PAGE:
My father let me preach his early worship service one Sunday.

I don’t remember what I preached. But I am sure it was nothing special. I can only hope it was a boy preacher’s best effort to preach faithfully.

After the service, I was passing through the church lobby, when I received an unlikely compliment. A brother stopped me and said, “Good job this morning, Junior. You are turning into a great preacher. You are going to be better than the old man in a minute.”

I was just a boy. But I wasn’t crazy. I knew what this brother was doing. He was a vocal and persistent opponent of my father’s ministry. His kind words to me were really just a cut against my dad.

When I made it to my father’s study, I could not resist the temptation to tell him what the brother said. I am not sure how I expected my father to respond. To my surprise, he used it as a teaching moment.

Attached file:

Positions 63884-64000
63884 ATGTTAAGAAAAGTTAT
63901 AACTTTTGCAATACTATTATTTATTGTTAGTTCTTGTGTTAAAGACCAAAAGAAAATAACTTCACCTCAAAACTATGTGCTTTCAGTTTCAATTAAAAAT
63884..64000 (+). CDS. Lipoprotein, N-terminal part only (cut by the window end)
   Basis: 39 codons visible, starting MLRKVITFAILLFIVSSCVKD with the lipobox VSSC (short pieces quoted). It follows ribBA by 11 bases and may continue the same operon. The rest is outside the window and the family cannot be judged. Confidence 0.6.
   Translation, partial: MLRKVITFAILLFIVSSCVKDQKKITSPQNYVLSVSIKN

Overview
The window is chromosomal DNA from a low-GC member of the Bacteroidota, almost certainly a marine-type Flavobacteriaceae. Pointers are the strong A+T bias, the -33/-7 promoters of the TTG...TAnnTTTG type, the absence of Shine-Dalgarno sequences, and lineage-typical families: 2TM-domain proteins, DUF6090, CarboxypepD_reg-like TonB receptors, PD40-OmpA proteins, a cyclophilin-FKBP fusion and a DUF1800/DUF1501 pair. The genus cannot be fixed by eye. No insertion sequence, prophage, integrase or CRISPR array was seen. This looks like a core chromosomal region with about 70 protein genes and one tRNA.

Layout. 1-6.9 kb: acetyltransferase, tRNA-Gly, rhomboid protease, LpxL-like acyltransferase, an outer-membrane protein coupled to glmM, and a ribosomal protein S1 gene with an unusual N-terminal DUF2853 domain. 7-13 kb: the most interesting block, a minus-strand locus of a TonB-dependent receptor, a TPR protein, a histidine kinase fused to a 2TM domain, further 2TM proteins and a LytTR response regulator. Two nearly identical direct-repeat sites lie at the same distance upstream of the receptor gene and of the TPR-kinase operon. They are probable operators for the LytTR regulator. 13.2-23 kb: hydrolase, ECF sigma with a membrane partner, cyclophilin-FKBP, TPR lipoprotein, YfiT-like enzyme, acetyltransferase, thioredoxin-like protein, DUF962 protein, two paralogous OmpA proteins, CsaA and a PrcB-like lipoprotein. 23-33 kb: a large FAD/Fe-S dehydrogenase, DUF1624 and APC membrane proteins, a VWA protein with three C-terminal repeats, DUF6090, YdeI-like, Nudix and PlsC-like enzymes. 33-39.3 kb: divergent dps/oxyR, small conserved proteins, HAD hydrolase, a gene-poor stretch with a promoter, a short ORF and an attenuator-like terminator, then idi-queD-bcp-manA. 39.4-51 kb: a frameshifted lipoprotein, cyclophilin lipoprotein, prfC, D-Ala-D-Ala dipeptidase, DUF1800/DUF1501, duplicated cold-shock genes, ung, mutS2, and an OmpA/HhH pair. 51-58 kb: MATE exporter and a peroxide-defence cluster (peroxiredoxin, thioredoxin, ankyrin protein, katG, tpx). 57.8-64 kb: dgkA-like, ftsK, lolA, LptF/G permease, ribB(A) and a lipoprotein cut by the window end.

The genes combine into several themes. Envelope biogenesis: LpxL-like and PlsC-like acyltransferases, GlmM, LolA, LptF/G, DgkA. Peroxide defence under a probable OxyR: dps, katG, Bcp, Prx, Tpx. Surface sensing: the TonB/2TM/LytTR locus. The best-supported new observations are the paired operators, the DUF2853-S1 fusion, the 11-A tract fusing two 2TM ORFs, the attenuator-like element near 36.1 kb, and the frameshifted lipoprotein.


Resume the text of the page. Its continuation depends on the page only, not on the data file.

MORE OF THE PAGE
My dad responded…

“He’s right. You ought to be a better preacher than me. And if you don’t become a better preacher than me, you have failed.”

My brain almost exploded. My father was the best preacher in the world to me. How could I – or anyone, for that matter – be a better preacher? I needed an explanation.

My father began to tell me about the limited training, opportunities, and resources he had as a young preacher. He predicted that I would develop my ministry surrounded by aids and advantages he never imagined. He concluded by saying,

“Son, you have no excuse for not becoming a good preacher.”

He was right.

If slightly nudged into a corner, I can give a list of disadvantages I have had to overcome in my life and ministry. But the truth is I have been blessed beyond measure with good tools, study resources, ministry opportunities, godly examples, and supportive people who have facilitated my spiritual and ministerial development.

There is no way I am anywhere near the caliber of preacher my father was. But I have no excuse for not being a good preacher.

Neither do you.